100
CHAPTER 6 – Hydraulic niche partitioning
Poorter and Kitajima (2007) provided an independent, objective and continuous
measure of the regeneration light requirements of the species. An average of 523
individuals (range 16–9064) per species was measured over their whole size range for their
height and crown exposure (CE; cf. Dawkins and Field 1978). Values of CE vary from 1 to 5
and indicate respectively that tree receives no direct light, lateral light only, overhead light
on 10-90% of the vertical projection of the crown surface, overhead light on >90% of the
vertical projection of the crown, and overhead light over the whole crown (emergent
crown). CE measurements were repeatable (0.1±0.01SE average difference between two
independent observers), and there is a good relation between CE and both canopy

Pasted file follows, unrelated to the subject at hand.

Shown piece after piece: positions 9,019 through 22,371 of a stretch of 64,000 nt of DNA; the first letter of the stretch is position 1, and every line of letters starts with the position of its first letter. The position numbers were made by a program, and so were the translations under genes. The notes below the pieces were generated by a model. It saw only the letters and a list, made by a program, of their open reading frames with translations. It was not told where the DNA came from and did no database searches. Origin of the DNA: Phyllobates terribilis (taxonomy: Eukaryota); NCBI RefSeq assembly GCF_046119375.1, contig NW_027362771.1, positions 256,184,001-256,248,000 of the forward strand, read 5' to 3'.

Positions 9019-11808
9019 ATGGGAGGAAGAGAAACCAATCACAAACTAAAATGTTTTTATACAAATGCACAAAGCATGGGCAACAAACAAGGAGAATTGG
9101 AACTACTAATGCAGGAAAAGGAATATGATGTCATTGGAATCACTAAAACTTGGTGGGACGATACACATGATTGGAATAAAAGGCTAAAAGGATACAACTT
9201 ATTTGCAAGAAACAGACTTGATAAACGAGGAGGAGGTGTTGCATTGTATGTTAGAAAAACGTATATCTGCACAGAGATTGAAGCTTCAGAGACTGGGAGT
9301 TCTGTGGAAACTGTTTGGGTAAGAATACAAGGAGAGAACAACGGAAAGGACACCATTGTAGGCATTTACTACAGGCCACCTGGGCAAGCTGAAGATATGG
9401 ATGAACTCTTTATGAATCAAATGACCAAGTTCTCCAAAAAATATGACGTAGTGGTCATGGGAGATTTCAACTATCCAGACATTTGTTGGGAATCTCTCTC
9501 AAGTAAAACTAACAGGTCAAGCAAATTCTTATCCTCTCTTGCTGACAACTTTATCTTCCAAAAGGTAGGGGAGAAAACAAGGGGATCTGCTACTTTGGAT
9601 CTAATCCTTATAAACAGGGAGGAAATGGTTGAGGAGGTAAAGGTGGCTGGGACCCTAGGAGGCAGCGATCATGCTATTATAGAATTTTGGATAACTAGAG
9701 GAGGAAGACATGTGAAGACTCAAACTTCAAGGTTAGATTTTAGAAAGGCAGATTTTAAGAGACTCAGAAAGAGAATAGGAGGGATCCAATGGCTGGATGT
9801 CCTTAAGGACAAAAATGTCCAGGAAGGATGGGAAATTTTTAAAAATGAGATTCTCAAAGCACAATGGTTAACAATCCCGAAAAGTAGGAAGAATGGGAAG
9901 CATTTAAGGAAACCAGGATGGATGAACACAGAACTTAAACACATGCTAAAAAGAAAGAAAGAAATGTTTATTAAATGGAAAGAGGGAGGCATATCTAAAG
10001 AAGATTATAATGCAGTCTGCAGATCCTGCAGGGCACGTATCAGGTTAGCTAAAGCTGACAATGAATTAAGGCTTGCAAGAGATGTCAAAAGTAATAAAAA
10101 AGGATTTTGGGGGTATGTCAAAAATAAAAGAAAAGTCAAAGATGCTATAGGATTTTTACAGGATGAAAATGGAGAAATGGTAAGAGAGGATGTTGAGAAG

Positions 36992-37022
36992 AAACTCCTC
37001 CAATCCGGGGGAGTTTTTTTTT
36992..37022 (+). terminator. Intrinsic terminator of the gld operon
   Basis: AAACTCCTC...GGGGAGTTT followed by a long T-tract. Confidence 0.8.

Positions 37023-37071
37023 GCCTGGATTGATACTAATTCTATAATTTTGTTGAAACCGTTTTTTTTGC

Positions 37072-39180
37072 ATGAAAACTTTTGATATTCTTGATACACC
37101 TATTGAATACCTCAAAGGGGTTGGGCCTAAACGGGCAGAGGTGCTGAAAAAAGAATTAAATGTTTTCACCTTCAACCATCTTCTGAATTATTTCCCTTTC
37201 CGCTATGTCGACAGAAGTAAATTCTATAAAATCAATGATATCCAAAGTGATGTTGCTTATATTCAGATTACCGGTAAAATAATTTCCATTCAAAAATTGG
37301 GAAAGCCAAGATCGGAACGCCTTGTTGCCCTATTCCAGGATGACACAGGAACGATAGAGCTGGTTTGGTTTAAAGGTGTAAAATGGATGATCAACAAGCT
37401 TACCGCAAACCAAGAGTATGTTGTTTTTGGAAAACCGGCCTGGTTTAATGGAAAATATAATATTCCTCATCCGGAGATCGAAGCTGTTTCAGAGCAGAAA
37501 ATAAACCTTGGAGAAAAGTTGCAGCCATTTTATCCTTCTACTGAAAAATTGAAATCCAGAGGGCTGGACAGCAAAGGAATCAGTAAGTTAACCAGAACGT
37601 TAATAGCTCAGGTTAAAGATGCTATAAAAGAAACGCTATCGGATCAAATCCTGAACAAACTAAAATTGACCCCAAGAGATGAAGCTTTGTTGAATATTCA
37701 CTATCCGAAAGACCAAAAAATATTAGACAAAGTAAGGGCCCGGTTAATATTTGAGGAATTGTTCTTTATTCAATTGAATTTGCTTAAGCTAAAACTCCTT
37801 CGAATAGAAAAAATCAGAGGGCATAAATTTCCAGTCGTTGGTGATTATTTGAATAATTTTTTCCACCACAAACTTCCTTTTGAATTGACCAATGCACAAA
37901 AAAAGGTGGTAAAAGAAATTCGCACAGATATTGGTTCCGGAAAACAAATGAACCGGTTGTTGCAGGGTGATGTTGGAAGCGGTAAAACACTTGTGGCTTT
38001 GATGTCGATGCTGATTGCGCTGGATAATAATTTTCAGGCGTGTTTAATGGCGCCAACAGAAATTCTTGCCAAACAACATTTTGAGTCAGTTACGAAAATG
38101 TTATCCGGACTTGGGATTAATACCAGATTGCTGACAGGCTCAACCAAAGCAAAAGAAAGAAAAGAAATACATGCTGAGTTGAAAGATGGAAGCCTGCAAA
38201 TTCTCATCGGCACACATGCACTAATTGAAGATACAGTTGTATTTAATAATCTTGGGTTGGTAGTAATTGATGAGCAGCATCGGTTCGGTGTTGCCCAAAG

openness and incident radiation (Keeling and Phillips 2007). For each species CE was
related to tree height, using a multinomial regression analysis (cf. Poorter et al. 2005, Sheil et
al. 2006) and with the regression equation, the average population-level CE at a
standardized height of two meters was calculated (CE juv; juvenile crown exposure).
Although similar sized individuals can occur under different light conditions, species with
a low CEjuv will mainly regenerate in the shaded forest understory (shade-tolerant species),
whereas species with a high CEjuv mainly regenerate in the high-light conditions of gaps
(light-demanding pioneer species).
Hydraulic conductivity
Sapwood-specific and leaf-specific hydraulic conductivity were determined on 5 saplings of
each of the 40 species. Selected saplings were between 150 and 200 cm tall and located
along the roads and exposed to full or partial overhead light. The shoots of whole saplings
were harvested and transported to a field laboratory for further processing. Any lateral
branches and leaves were cut from the main stem and wounds were sealed with instant
adhesive glue. The stems were recut under distilled water to avoid the introduction of new
embolisms. Distal ends were trimmed with a razorblade to clear any accidentally blocked
vessels and about 1 cm of the bark at each side of the branch was removed. While